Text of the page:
Surely he took up our pain
and bore our suffering,
yet we considered him punished by God,
stricken by him, and afflicted.
But he was pierced for our transgressions,
he was crushed for our iniquities;
the punishment that brought us peace was on him,
and by his wounds we are healed.
We all, like sheep, have gone astray,
each of us has turned to our own way;
and the Lord has laid on him
the iniquity of us all.
He was oppressed and afflicted,
yet he did not open his mouth;
he was led like a lamb to the slaughter,
and as a sheep before its shearers is silent,|
so he did not open his mouth.
The next day John saw Jesus coming toward him and said, “Look, the Lamb of God, who takes away the sin of the world!Come to me, all you who are weary and burdened, and I will give you rest. Take my yoke upon you and learn from me, for I am gentle and humble in heart, and you will find rest for your souls. For my yoke is easy and my burden is light.”
So far this Advent season we have looked at the names of our Lord Jesus Christ as given or foretold in the Old Testament. Starting today we look at names given to him in the New Testament, or which he himself claimed. When we think of lamb today, we possibly associate it with mint jelly. But when John called Jesus the Lamb of God, no doubt those who heard him had very different associations.
For starters, they would have remembered the Passover lamb (Exodus 12), which was to be a lamb without defect and whose blood on that first Passover was smeared around the doorframes to keep out the angel of death. And every Passover after that reminded them of God’s marvelous delivery of his people out of bondage in Egypt. And they would think of the sin offering, where the common people would bring a goat or a lamb (Leviticus 4:27-35) to the priest for him to sacrifice for their sin.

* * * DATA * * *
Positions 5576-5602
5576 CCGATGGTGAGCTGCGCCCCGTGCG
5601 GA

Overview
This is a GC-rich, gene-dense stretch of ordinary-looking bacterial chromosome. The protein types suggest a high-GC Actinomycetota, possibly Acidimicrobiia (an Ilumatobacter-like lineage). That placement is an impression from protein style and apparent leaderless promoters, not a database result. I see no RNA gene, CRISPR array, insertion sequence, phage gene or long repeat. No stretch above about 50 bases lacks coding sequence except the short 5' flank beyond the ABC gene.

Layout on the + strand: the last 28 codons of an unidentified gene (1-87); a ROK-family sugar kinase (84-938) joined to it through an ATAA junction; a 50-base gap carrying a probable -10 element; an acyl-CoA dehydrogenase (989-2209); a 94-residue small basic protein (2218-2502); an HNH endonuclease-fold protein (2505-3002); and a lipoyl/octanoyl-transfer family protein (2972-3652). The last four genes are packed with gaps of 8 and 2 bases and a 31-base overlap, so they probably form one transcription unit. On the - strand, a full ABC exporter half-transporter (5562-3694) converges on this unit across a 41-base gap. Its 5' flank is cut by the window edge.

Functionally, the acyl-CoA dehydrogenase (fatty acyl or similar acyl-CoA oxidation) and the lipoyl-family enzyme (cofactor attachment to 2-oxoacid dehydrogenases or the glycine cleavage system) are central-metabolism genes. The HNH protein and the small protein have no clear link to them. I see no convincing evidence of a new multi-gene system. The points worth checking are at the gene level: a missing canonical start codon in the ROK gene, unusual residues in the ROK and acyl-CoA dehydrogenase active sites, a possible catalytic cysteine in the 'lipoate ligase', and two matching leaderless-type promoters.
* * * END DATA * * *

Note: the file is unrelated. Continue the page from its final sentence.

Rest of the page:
And if they were sharp, and knew the Old Testament Scriptures, they would have remembered the passage from Isaiah that we read today. They would have been reminded that there was a person coming on whom would be placed all the sins of his people, and who would be led like a lamb to the slaughter, and who by his death and sacrifice would bring peace and healing. And then John points to Jesus, and says, there he is: the Lamb of God himself! He is the perfect, spotless Passover lamb. He is the one on whom we can place our sins. He is the one who will be sacrificed for our sin, and will give us peace with God. Yes, Jesus is not only the high priest who offers up the sacrifice of atonement: he himself is the sacrifice!
In Revelation 5, we see “a Lamb, looking as if it had been slain, standing at the center of the throne”. The elders and the four living creatures bow down before the Lamb; thousands of angels sing “Worthy is the Lamb, who was slain”; and every creature in heaven and earth sings “To him who sits on the throne and to the Lamb be praise and honor and glory and power, for ever and ever”. Will you join that chorus of praise to the Lamb of God? Will you worship the one who sacrificed himself for your sins? Worthy is the Lamb!
Not all the blood of beasts,
On Jewish altars slain,
Could give the guilty conscience peace,
Or wash away its stain.
But Christ, the heavenly Lamb,
Takes all our sins away;
A sacrifice of nobler name,
And richer blood than they.
Upon a cross my Savior died, to ransom sinners, crucified,
His loving arms still open wide; all glory be to Jesus!